A laboratory for a new economic development

The Evergreen Cooperatives initiative is harnessing the spending power of hospitals and universities to rebuild local economies in Cleveland, Ohio. Clare Goff reports

‘Economic development as it’s practised in this country is fundamentally broken. In one of the richest nations on Earth one third of the population live in dire circumstances. What we’ve been doing up until now has not been working.’

Ted Howard, executive director of think tank The Democracy Collective, is convinced of the problem and believes he has found a solution in Evergreen Co-operatives, a scheme he calls a ‘laboratory for a new economic development’.

Cleveland Ohio is one of the poorest places in the United States, a post-industrial city that has witnessed both population and capital flight in the last 30 years. Steel and manufacturing have moved on, leaving healthcare and universities as the biggest local employers. It is these anchor institutions – and their large procurement budgets – that are at the centre of the city’s drive to rebuild its local wealth.

The Cleveland Foundation approached Howard to help build economic inclusion in the city; he began by looking at the assets and spending power of Cleveland’s Greater University Circle area, home to some of the city’s most important anchor institutions and also its most disadvantaged neighbourhoods.

He found that just three institutions – the Cleveland Clinic, Case Western Reserve and University Hospitals – spent more than $3bn a year on goods and services, yet only a small proportion of this was spent locally. To Howard and his colleagues the opportunity to rebuild Cleveland’s local economy lay in circulating the wealth of these fixed institutions within their own neighbourhoods.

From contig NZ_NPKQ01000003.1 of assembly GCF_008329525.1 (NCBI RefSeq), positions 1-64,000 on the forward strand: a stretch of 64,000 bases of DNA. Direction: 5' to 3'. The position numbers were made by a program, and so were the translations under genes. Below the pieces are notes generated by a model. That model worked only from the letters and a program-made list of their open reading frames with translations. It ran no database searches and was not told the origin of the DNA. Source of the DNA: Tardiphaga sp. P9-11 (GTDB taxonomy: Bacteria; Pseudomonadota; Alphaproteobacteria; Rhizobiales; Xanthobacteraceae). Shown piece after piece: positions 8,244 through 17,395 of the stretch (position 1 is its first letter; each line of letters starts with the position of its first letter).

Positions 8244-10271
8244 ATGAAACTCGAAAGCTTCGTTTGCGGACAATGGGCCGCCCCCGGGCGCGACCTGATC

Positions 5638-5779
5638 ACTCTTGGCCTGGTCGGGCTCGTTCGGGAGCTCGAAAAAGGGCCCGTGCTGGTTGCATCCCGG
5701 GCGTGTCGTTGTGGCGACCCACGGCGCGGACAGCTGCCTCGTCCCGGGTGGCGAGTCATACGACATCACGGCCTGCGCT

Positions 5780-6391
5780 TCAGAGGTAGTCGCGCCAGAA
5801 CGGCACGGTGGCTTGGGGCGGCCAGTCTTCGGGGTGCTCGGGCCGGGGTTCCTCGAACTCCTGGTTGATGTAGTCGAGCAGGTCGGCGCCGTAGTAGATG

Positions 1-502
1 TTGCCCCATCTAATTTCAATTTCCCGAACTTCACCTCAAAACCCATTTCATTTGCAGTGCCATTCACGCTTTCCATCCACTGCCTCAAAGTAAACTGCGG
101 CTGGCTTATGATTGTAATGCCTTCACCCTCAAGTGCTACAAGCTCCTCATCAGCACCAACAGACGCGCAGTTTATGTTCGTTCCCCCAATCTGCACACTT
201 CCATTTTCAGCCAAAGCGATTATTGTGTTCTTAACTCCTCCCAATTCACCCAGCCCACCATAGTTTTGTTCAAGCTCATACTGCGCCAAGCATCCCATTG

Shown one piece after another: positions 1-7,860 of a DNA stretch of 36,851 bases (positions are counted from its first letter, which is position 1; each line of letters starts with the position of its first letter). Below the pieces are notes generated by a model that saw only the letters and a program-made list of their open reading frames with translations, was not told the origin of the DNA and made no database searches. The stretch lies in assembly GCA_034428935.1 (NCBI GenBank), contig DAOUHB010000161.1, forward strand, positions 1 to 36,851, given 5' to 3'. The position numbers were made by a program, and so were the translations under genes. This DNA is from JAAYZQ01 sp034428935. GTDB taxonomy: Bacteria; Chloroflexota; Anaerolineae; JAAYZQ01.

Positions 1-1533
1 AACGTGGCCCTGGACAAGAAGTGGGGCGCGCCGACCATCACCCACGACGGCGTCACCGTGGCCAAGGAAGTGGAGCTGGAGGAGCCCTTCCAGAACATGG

‘These are place-based institutions. Some of them even have “Cleveland” in their name,’ says Howard. ‘Unlike corporations, they’re not going to get up and leave.’

The aim was to capture some of their spend and localise it. But initial talks with the city’s hospitals, universities and cultural institutions about local procurement did not initially go well.

‘They just didn’t get it,’ says Howard. ‘I might as well have been asking “How much do you buy from Mars?”’

Thus began an educational process to bring local leaders on board and convince them of the value of local procurement and also of their responsibility towards the areas in which they were based.

‘The local residents and leaders of these institutions didn’t speak the same language. They had expanded and bought up land locally but had not had productive relationships with the neighbourhoods in which they resided.’

As their vision began to gain the support of local leaders, a framework for Evergreen Cooperatives – a group of local businesses involved in supplying goods and services to local institutions – began to take shape.

In 2007 the Greater University Circle Initiative, a partnership of Cleveland Foundation and the city’s large anchor institutions and community-based organisations launched the Evergreen Co-operatives Initiative.

Evergreen’s first group of worker-owners attending a ceremony where they were voted into the co-op.